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LearningsRefurbishment

The Problem Of “Perception” When Selling A Property

It’s been two weeks since the new estate agent have been on the case with selling the refurbished property.  The price has been dropped by £5k – to £179,995 allegedly to open the property to a “new audience”. I know that sounds like typical estate agent clap-trap, but they informed me that home buyers search in 10k price brackets.

So I did my own research and I discovered, in fact, that does appear to be true!  Just go on Rightmove or Zoopla and you will see the prices are in 10k bands.  Doh! (Homer Simpson moment!)

So what’s the feedback?

Well the new estate agent has now had 8 viewings.

Hatched have had 4 viewings.

I am not sure how the new estate agent has managed to get double the amount of viewings than Hatched.  Maybe there is a “dark art” to being an estate agent…maybe there is something to be said of the oft-heralded and (I believed before) “mythical” mailing list.  Maybe it is even something to do with the “call outs” they claim to do to customers. I don’t know, but the numbers do not lie.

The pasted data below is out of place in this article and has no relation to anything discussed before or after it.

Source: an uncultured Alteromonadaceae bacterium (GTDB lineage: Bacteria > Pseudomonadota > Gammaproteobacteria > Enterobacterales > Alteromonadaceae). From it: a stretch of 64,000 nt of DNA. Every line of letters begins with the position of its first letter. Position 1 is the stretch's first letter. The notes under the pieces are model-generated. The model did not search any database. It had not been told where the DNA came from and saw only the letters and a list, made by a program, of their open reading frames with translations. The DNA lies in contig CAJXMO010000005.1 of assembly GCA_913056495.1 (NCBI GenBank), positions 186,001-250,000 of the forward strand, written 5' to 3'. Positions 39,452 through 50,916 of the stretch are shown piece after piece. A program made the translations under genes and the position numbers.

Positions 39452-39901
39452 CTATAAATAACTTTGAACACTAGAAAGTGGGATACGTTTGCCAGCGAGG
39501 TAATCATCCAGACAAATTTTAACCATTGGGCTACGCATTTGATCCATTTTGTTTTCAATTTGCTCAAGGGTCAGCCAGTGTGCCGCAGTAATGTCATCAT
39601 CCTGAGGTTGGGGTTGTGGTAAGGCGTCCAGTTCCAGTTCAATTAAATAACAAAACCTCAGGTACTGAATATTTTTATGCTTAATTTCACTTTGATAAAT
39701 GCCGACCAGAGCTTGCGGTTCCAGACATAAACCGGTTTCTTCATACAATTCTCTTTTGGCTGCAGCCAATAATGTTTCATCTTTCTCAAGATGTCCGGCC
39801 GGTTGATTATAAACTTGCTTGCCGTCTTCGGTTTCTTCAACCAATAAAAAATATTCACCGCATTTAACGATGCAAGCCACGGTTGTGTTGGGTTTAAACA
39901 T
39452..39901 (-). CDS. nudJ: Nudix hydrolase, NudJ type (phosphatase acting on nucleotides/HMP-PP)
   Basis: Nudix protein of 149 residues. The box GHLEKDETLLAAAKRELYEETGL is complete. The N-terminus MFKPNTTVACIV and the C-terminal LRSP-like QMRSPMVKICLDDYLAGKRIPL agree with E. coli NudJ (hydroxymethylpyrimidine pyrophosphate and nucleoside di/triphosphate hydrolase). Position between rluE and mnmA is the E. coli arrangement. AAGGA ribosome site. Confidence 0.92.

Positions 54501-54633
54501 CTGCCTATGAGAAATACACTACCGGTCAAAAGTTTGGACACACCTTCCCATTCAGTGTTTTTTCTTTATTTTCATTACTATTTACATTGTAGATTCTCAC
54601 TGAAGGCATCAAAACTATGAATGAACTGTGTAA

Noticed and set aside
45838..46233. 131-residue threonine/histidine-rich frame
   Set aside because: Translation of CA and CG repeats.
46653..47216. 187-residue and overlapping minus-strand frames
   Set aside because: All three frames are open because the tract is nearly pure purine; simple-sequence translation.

The good news: 12 viewings in 2 weeks.

The bad news: 12 viewings and 0 offers.

So what’s the problem?

Parking.

lack of parking problem to sell a house

Well, it’s not even that parking is a problem.  But, it’s the *perception* that parking is a problem, which is the problem.  The parking at the property is communal, there are no allocated spaces; its communal parking.  And it is the communal parking which is the killer.

The perception that parking is a problem is an absolute deal breaker…in fact, a deal can’t even be made because of the problem of the perception of the parking problem.  Which is purely perception.

There is NO problem with parking.  It is only a perceived problem.

perception of parking problem

I don’t know what to do.  Every single piece of feedback features the “parking problem”:

“I think the lack of parking is putting me off, we have 2 cars, so I think I need a better property parking wise”

“It has the kind of space we’re looking for and the decor is lovely. I wasn’t keen on the parking

“Love the house, parking is an issue as my husband drives a transit”

And I could go on…